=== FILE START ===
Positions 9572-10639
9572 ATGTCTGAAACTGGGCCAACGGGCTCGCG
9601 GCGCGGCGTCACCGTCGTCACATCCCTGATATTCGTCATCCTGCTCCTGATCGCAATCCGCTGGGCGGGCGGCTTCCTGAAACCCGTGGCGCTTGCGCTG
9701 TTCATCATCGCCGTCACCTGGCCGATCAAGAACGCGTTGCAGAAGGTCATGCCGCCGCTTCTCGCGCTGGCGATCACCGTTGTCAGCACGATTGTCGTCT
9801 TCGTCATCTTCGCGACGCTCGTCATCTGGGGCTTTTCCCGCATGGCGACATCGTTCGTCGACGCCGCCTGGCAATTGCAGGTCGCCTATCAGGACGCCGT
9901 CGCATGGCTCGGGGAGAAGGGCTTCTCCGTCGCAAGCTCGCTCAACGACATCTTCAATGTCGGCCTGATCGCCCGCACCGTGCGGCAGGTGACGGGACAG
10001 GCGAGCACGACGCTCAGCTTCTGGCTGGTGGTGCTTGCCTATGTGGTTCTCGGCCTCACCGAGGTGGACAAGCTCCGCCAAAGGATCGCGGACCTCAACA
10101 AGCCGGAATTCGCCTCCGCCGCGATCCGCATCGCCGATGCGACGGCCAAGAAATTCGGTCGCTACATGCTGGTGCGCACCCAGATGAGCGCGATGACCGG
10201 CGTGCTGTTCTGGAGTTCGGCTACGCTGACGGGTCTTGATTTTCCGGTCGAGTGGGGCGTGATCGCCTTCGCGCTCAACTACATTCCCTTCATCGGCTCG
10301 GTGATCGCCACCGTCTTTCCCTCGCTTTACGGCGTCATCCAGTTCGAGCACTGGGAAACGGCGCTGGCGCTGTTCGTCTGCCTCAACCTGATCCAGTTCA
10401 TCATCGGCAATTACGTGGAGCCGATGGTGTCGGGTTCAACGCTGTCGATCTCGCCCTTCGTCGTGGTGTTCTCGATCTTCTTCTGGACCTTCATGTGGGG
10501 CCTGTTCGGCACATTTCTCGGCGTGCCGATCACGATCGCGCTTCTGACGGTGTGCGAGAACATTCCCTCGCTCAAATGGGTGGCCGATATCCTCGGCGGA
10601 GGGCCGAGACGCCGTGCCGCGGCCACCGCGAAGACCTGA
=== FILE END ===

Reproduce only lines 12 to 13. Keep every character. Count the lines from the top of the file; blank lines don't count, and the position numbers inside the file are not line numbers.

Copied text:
10501 CCTGTTCGGCACATTTCTCGGCGTGCCGATCACGATCGCGCTTCTGACGGTGTGCGAGAACATTCCCTCGCTCAAATGGGTGGCCGATATCCTCGGCGGA
10601 GGGCCGAGACGCCGTGCCGCGGCCACCGCGAAGACCTGA